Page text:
Friday, October 25, 2013

War zones

I got my hair done today. It is an expensive endeavor but worth it, because bad hair can totally ruin a girl's day, in a way maybe men can't understand?

While I sat wrapped in foil and goo, a woman came up and chatted with my hairdresser, Jenifer. She asked if Jen would do a neighbor woman's hair who "hadn't had her hair done in over two years because her husband wouldn't allow it." She then went on to describe how this mother of a seven year old had been married for 20 years but finally sought shelter at the local Catholic church after her husband tried to choke her. The story was tragic and yet only slightly different than one I have heard way too many times.

And I wonder, how does one get to that place? It is like the story of the frog. If you threw a frog in boiling water, he would jump right out. If you place a frog in the pot and bring the water to a boil slowly, he doesn't notice the gradual change and just slowly dies. It is interesting what we learn to put up with. Whether we become inured to death in a war-torn town like Damascus, or we forget to notice our own mistreatment in a home filled with anger, the toll on our soul is severe.

I recently joined a group of writers who help kids, in homes and jails, leading lives of destruction. They help desperate teenagers heal their soul by writing out their hearts - in journals, poetry, stories, etc. I am new to the group, but am excited about the positive impact that writing can have on a young person who feels like a frog trapped in boiling water.

I like to think that the world is changing, because I have surrounded myself with people who are positive and supportive and functioning. But peel back that personal buffer, and underneath lies the woman who is not allowed to get her hair done and the kid whose mother ridicules him, and worse - rapes, shootings, wars. There is still a lot of healing that needs to be done in this world.

I love Joseph Campbell's writing about the hero's adventure. For those of us who have braved life's dark forests and raging rivers and come out the far side strong and capable, it is our duty to help the others who are still lost in the woods. Campbell says it is the hero's call to share his knowledge, to "bestow boons on his fellow man." So, go buy a woman a haircut, befriend a young man with autism, pound nails in a home for the homeless. Reach out with not just money, but with time. For most of us, this is the hardest thing to give.

I know a lot of you do these generous things, in quiet, and for that I applaud you. I would love to hear about them, as would others. As a writer, I treasure true tales of human good. You can post your stories here, or send me an email at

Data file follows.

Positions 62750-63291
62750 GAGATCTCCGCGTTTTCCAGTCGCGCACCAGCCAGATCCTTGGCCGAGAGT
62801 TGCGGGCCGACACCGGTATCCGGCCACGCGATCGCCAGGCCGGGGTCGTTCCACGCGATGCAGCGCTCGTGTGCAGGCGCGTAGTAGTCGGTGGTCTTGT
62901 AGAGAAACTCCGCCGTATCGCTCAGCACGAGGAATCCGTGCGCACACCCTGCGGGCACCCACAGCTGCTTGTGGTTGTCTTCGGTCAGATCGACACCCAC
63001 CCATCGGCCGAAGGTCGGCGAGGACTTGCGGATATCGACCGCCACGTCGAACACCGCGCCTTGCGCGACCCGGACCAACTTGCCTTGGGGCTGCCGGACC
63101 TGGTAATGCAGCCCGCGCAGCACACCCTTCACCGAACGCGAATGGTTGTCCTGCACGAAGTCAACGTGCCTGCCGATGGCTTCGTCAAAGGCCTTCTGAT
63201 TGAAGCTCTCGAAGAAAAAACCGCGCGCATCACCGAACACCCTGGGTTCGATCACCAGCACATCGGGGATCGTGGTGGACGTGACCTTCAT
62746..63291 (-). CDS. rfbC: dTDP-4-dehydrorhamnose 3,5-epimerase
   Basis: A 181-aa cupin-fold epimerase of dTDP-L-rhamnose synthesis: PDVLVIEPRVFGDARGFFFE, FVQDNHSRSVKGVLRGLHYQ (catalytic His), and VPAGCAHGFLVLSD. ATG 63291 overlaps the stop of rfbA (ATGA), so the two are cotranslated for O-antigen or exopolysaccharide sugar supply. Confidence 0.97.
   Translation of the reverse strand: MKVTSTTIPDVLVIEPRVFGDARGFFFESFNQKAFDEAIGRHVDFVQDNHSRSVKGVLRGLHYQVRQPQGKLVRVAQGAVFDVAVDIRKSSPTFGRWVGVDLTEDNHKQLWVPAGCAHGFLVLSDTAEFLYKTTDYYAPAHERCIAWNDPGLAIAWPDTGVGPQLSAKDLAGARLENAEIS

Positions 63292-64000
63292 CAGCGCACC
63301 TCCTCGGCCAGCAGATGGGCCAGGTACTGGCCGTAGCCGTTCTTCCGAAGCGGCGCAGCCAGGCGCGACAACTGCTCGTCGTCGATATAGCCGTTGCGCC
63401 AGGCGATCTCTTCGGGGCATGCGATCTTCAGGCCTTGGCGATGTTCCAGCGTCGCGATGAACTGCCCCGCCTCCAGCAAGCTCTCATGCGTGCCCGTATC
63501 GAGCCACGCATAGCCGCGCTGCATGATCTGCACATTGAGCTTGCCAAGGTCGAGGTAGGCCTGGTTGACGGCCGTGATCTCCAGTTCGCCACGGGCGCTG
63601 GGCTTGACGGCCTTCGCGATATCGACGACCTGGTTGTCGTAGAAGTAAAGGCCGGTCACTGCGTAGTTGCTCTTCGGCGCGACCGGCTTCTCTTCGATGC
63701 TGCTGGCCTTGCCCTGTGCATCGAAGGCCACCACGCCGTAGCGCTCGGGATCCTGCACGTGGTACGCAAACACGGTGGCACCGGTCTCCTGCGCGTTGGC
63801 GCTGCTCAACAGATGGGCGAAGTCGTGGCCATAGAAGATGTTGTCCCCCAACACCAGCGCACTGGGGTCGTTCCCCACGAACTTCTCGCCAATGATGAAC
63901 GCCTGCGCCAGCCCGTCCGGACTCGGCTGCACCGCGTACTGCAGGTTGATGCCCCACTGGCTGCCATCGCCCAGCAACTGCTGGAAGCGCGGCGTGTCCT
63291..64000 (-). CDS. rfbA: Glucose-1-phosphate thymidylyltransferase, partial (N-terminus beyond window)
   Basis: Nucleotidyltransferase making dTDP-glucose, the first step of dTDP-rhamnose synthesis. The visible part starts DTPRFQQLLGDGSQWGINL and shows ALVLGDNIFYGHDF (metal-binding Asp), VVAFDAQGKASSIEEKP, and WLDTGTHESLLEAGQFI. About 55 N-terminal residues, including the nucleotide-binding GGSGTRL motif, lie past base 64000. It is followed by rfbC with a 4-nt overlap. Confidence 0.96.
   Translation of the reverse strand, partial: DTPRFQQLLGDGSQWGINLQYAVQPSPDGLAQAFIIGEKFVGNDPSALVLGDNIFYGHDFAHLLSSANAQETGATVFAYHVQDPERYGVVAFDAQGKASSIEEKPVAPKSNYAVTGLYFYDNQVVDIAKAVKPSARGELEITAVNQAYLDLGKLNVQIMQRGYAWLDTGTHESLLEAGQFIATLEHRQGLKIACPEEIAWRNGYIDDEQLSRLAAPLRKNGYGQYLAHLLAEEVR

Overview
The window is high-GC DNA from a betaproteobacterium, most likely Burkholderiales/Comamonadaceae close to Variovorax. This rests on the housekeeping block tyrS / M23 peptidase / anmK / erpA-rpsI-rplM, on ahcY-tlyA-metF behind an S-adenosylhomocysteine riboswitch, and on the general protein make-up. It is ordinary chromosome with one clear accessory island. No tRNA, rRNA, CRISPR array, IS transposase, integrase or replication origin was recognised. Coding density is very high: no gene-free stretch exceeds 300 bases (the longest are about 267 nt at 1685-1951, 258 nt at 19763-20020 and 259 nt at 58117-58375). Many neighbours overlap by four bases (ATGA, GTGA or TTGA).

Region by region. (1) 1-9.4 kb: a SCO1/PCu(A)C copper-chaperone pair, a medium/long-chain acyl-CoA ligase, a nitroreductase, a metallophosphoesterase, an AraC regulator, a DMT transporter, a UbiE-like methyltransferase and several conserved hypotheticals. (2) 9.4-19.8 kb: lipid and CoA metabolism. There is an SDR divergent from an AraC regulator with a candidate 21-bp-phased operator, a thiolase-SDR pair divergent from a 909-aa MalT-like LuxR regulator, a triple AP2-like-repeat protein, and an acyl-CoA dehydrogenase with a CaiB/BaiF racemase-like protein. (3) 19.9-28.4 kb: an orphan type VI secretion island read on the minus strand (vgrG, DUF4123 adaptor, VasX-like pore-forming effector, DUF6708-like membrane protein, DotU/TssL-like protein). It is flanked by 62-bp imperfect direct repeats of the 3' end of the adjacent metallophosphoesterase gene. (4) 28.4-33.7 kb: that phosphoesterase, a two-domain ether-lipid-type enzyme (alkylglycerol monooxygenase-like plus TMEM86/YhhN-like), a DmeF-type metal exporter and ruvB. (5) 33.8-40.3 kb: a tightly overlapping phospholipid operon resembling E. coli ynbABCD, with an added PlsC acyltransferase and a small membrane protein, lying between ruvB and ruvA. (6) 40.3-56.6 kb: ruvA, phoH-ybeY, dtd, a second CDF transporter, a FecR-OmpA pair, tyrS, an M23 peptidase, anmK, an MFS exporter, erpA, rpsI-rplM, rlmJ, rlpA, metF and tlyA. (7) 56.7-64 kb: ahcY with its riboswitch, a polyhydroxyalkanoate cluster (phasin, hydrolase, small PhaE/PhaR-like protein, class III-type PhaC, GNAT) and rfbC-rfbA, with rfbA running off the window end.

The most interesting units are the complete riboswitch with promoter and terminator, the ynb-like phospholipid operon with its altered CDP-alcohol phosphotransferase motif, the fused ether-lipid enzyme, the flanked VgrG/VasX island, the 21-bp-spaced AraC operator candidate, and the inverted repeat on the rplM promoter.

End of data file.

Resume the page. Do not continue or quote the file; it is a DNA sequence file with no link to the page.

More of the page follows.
xo, Cate

Tuesday, October 1, 2013

Would you panic?

A friend sent me a link to these pictures from a small airplane (an RV10) that suffered a bird strike. Apparently, the bird (unknown species) crashed through the windscreen and slammed into the back window, eventually landing in the baggage area. I don't know any more details, about the pilot or his proximity to an airport, etc, but I imagine it took some nerves of steel to continue on and land that aircraft safely.

I read another report some time ago about a plane that impacted a Canadian Goose (or vice versa). The bird ended up lodged in the back window. On its way there, it shattered the windscreen, blinded the pilot in one eye, and knocked off his headset. If you've ever been in a small aircraft without a headset, it's noisy. Without a headset and without a windscreen? It's gonna feel like a frickin' hurricane. Yet, somehow, the pilot, bleeding profusely from his damaged eye, deafened by noise, pummeled by wind, and probably in some level of shock, still managed to land his craft. Damn!

As a pilot, I imagine how I would deal with these situations. In fact, we are forced to deal with emergencies like simulated engine failures throughout our training. There is no doubt that pilot training teaches you to be calm in situations that might cause others to panic. It also increases your confidence and your situational awareness, making you a better driver (god knows we need more of those on the road). It is awesome training for young people in particular. So, yes, I encourage everyone to get some pilot training.

But beyond that, I tell this story because I hope everyone out there appreciates our Sky Warriors that fly us from point A to point B every day. A couple days ago a United pilot suffered a heart attack but the crew still managed to land the plane safely. 99.9999% of the time nothing goes wrong on those long, boring flights we all take for work, vacation, travel, etc. But know that the calm voice coming from the cockpit has worked his or her butt off staying current on the machinery and probably gone into significant debt accruing hours of expensive practice All just so he or she could take you to your destination safely.

Okay, I'll get off my soapbox. Just remember, go love yourself a pilot today.

xo, Cate